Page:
Winter Growing Tips

Winter Growing Tips

Hey Hamama Friends!!

As we grow our microgreens in cooler temps and potentially drier air, we may need to be a bit more mindful in caring for them, Generally, while the germination period does not require light, it does require some warmth. The ideal temperature that most seeds need to germinate best is around 70 degrees F. Temperatures in the outer limits for microgreen seeds range from about 60-85 degrees. The warmer it is in that range, the faster and more consistently they will grow on time with predictable health. If the temperature falls in the lower end of that range, the growth may be slightly delayed and less consistent.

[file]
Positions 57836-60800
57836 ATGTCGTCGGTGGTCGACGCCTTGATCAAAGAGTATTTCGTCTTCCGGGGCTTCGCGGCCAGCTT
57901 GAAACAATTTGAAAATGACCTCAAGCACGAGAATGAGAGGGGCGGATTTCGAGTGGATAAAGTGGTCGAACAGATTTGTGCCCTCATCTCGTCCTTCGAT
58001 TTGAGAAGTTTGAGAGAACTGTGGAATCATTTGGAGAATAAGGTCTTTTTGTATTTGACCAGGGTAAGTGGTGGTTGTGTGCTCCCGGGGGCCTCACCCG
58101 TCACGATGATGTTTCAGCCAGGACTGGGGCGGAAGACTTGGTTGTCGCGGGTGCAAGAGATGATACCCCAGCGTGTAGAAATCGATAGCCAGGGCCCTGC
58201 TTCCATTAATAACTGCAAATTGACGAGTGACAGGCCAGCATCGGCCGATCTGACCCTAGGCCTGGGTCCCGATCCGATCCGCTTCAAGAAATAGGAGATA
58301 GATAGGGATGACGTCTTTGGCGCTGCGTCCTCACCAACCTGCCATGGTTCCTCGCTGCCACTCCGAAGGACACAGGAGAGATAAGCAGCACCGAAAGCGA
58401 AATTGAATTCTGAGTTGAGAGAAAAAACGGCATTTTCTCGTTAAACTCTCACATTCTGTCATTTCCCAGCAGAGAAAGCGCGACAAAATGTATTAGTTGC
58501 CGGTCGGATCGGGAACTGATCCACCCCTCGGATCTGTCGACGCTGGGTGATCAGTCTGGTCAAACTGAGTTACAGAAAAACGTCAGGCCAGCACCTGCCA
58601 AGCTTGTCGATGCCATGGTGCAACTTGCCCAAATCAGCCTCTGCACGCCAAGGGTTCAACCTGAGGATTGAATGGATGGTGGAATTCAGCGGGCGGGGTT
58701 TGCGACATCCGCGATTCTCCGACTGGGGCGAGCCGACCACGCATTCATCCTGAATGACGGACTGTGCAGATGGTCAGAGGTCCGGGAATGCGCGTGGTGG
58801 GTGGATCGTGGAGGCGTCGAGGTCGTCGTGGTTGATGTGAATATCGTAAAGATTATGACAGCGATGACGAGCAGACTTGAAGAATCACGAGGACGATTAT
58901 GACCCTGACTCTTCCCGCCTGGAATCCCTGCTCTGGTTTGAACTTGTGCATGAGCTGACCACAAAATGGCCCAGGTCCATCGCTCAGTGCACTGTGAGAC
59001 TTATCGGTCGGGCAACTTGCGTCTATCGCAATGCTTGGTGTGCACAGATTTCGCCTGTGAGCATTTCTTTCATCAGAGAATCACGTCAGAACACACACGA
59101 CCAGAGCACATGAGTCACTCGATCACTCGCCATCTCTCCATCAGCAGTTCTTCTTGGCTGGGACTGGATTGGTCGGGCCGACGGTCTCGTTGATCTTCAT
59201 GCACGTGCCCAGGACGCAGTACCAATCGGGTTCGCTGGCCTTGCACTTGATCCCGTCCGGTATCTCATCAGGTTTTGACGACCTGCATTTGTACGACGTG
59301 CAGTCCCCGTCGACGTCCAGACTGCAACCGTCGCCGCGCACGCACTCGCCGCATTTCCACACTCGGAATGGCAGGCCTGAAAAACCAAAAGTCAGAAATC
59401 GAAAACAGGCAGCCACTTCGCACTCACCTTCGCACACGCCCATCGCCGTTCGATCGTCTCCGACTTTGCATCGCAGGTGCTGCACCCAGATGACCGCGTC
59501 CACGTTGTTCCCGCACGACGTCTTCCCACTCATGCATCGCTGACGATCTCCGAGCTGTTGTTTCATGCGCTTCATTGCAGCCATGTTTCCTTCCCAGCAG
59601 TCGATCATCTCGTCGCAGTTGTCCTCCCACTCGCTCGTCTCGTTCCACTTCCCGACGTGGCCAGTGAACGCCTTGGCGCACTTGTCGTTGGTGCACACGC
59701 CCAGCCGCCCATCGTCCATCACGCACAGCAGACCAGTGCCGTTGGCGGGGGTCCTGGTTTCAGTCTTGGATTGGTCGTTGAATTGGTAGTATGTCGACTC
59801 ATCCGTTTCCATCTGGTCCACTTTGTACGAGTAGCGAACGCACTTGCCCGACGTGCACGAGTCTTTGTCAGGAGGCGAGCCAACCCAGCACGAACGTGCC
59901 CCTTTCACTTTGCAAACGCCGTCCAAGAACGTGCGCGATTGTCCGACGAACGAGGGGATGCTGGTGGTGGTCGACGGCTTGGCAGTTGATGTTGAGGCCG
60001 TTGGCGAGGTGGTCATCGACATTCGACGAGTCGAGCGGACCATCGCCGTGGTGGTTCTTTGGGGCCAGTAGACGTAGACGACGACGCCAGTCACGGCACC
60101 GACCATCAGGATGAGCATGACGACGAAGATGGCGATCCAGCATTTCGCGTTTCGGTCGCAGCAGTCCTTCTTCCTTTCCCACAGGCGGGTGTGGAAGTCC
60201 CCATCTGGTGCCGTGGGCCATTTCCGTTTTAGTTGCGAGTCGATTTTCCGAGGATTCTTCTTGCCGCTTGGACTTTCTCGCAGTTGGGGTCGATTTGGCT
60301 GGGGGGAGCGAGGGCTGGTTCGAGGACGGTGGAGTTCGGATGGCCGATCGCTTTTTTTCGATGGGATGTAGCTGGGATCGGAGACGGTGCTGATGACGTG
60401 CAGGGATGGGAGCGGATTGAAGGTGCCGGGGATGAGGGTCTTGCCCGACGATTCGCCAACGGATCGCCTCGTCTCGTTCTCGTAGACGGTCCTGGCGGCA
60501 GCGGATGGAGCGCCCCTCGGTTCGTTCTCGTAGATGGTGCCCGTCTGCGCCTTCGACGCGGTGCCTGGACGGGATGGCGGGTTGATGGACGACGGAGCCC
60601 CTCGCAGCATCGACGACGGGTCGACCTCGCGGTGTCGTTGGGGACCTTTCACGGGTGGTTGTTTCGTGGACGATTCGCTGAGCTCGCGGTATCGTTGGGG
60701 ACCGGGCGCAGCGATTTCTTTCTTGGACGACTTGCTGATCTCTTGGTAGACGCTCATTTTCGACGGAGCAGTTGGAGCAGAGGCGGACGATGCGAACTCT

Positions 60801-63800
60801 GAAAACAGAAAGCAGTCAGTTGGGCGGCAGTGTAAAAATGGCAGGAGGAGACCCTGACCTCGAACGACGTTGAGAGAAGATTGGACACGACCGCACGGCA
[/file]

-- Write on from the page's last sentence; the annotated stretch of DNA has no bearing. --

During winter, if your house temperature is on the lower end, you can promote germination by moving your grow tray to a warmer location in the house. This could mean moving the grow tray away from a windowsill if there is a cold draft, or moving the tray near a heat source. You can also create a barrier from the cold surface (counter top, etc) by placing a flat towel/mat under the grow tray (make sure the tray is still level!).

Some folks have found that the top of the refrigerator is an ideal & warm spot for the grow tray during the germination process:


When planting your Seed Quilt, it may be helpful to switch to cool / room temperature filtered water rather than cold.